'Clinging hopelessly to the past'

The cantankerous gospel of Jim Stiles and The Canyon Country Zephyr

  • A small-town newspaperman tackles big recreation, and runs into a few environmentalists in the process

    Mark Fox
  • Jim Stiles, editor and publisher of The Canyon Country Zephyr on the Slockrock Trail near Moab

    Mark Fox
  • Safari Me

    Jim Stiles
  • Ed Abbey and Moab

    Jim Stiles
  • Jim Stiles, in what he calls his 'Sonny Bono' look, as a ranger in 1976

    Courtesy Jim Stiles
  • Jim Stiles finds signs of the continuing development of Canyon Country around Moab

    Mark Fox
  • Four-wheelers backed up at the entrance to the Slickrock Trail

    Mark Fox
  • Moab today has an increasingly spiffed-up loo, with a gentrified downtown and upscale new development reaching into the surrounding canyon country

    Mark Fox
  • Moab

    Mark Fox

Page 4

It started innocuously enough, according to Stiles, when some enterprising locals looking for Something Big to market to tourists re-invented the Slickrock Trail, originally a dirtbike trail, as a playground for mountain bikers. National Geographic happened into town about the same time, spawning a story that drew the attention of a magazine called Mountain Bike, which featured the trail on its inaugural cover.


Moab had not only been discovered, it had been anointed the adventure-sports capital of the New West. Suddenly, there were hordes of visitors, many of whom cared a lot more about recreation and adventure than environmental stewardship. According to Stiles, the environmental community simply sat back and watched.

"When Moab’s amenities economy really gathered steam in 1993, when seven motels were constructed in a matter of months and nationally franchised fast-food eateries like McDonald’s, Wendy’s, Arby’s, Taco Bell and Burger King began to sprout along Main Street, when recreational visitation increased exponentially on surrounding public lands, none of the major environmental organizations expressed concern — not SUWA, not the Sierra Club, not the Grand Canyon Trust, not the Wilderness Society," Stiles laments in Brave New West. "It was as if they didn’t even notice all the hundreds of thousands of people coming in and riding their mountain bikes through crypto-biotic soil.

"Some were loath to praise the specific consequences of the amenities boom, and privately expressed horror at the explosive and uncontrolled growth, but no one wanted to go on the record opposing it. It was, after all, their idea."

So Stiles threw down his gauntlet. And some people felt — and continue to feel — that he threw poorly, and nailed himself in the foot.

Here I run into trouble telling this story, because what comes next is, for the most part, off the record. One of the reasons Stiles left the Park Service was that his immediate supervisor, to whom Stiles was very close, took her own life. Suffice it to say that there was a lot more to that story, and that "lot more" lasted 10 long years and includes stuff you would not believe.

Then, in 2002, Stiles, in his words, "lost hope in just about everything." There was a situation with a woman. (Isn’t there always?) He was tired from 13 years of putting out The Zephyr all by his lonesome, and stressed out by what he viewed as the ruination of his beloved Moab. And he was even more stressed from the reaction when he began taking aim at the forces he considered guilty, or at least complicit, in that ruination.

To put it delicately, Stiles had a breakdown. And though coming out of that period took a lot of time and a lot of effort, I will fast-forward and say that he eventually emerged from his despair. At least, so he says.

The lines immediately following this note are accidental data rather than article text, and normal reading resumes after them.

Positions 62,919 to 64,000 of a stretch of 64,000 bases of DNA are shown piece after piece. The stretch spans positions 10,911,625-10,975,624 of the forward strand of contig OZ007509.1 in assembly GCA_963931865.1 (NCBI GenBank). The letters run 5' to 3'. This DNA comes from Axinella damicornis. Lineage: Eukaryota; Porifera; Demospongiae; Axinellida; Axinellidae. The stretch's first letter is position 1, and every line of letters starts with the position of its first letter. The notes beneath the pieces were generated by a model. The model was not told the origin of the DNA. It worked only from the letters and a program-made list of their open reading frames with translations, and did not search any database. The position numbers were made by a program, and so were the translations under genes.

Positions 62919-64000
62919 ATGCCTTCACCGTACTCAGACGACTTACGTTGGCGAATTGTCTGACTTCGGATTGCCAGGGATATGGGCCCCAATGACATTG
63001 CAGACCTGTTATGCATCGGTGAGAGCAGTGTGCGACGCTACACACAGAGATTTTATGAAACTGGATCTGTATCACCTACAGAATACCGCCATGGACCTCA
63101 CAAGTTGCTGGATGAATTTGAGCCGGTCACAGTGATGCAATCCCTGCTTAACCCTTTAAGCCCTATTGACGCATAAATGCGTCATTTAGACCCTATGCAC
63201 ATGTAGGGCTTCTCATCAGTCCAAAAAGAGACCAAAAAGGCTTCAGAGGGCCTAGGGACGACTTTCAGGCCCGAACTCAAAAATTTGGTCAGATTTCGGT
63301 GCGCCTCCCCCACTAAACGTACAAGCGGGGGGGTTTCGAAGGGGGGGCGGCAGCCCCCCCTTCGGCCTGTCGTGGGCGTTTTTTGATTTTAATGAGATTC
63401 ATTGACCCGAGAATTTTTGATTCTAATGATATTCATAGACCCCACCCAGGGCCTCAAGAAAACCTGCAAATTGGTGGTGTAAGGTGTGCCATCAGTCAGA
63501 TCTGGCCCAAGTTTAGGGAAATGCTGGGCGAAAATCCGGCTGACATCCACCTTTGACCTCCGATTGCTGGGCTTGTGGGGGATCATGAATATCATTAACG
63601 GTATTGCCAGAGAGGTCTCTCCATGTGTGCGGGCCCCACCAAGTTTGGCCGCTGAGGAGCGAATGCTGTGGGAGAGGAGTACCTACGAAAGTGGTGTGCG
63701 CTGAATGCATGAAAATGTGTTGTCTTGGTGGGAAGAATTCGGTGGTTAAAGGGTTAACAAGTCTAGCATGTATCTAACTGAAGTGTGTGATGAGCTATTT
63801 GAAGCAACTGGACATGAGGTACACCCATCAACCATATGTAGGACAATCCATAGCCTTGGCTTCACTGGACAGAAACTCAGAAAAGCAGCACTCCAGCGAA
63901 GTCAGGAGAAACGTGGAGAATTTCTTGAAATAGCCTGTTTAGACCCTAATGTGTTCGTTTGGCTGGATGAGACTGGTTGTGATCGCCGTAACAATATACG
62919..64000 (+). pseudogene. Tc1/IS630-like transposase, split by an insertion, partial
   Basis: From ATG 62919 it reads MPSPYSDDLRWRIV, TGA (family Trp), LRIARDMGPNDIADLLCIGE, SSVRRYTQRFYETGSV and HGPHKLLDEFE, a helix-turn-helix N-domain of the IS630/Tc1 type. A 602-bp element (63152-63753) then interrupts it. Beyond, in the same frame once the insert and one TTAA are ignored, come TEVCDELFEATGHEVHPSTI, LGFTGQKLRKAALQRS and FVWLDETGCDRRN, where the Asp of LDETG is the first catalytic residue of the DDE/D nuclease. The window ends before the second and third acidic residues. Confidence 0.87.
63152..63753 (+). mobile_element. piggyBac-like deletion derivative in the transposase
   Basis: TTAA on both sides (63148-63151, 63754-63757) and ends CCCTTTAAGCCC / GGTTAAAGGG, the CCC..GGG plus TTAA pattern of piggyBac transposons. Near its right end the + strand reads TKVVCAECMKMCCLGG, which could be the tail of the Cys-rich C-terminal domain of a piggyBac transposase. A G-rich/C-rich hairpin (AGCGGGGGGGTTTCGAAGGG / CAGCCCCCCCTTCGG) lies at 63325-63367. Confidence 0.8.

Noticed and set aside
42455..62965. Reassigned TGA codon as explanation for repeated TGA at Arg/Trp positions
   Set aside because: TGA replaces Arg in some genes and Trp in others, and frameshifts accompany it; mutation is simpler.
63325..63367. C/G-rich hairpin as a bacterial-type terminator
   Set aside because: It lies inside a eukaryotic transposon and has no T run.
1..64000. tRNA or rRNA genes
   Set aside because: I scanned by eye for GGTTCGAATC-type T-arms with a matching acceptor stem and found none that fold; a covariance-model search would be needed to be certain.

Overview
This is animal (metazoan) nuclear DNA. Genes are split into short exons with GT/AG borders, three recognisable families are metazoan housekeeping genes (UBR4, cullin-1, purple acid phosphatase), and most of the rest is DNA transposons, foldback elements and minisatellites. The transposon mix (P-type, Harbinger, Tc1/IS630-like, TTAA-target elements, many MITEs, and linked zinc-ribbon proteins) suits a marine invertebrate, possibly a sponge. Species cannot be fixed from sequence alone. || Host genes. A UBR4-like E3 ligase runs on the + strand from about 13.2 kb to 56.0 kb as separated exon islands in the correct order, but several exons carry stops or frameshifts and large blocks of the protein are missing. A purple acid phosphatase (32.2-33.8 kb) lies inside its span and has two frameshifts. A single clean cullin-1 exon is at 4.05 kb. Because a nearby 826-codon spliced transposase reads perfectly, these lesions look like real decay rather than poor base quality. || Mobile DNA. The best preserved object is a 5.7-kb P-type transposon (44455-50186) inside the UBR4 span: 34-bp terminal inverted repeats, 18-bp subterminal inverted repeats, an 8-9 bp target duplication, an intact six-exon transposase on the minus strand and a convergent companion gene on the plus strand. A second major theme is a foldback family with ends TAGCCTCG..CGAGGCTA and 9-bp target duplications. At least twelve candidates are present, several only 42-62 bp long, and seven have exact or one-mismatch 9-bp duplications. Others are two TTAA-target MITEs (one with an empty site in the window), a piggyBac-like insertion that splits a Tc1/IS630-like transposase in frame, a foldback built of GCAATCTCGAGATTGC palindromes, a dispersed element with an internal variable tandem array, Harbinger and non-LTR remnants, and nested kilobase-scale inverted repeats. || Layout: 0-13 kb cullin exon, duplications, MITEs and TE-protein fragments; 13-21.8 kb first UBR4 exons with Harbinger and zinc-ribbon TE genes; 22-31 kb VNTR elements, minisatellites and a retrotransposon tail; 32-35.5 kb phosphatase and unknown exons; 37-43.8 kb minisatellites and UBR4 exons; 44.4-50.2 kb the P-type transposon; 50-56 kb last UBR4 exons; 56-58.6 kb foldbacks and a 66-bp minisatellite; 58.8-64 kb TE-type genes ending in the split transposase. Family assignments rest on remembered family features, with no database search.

Throughout a couple of dark years, several things remained constant in Stiles’ life: 1) His DNA-level honest quest for truth, justice and the American way; 2) His insistence on integrating Abbey’s philosophy into his life; 3) The Zephyr, which he kept getting out the door, year after year, issue after issue.

Truth be told, the paper may have been a form of therapy for Stiles, a place to vent his feelings about the New West economy and those who purveyed it. And that got him into increasingly hot water with an awful lot of people in Moab who would call this economy "trying to make a living in a part of the country where opportunities are few and resourcefulness and flexibility are prerequisites for putting beans on the table."

His relationship with his former buddies in the environmental community, too, continued to fray.

This would be a good place to stress that no one, not even Stiles, is accusing the environmental movement of premeditation in fomenting the amenities-based ruination of the West. Stiles knows as well as anyone that a host of forces have conspired to create this beast, from the global economics that torpedoed Southern Utah’s uranium mining industry, to the Baby Boom’s mass retirement, which is sending us a tsunami of second-home buyers. Nor is Stiles an apologist for the extractive industries; he feels there’s a special place in hell for many ranchers and miners.

But Stiles does believe that the amenities economy that defines so many "New West" towns is as harmful to the environment as the extractive industries were. He contends that the environmental movement helped usher in that economy as an alternative to mining, timbering and ranching. And he says that the environmental movement can’t come out and lambaste the New West economy, even if it wants to, because it is so invested in the argument that wilderness is the perfect economic engine for rural towns.

"They’ve painted themselves into an argumentative corner," Stiles says, as we smoke cigars in the gathering twilight. (He has decided that we must thumb our noses at The Man and poach an illegal campsite in Arches.)

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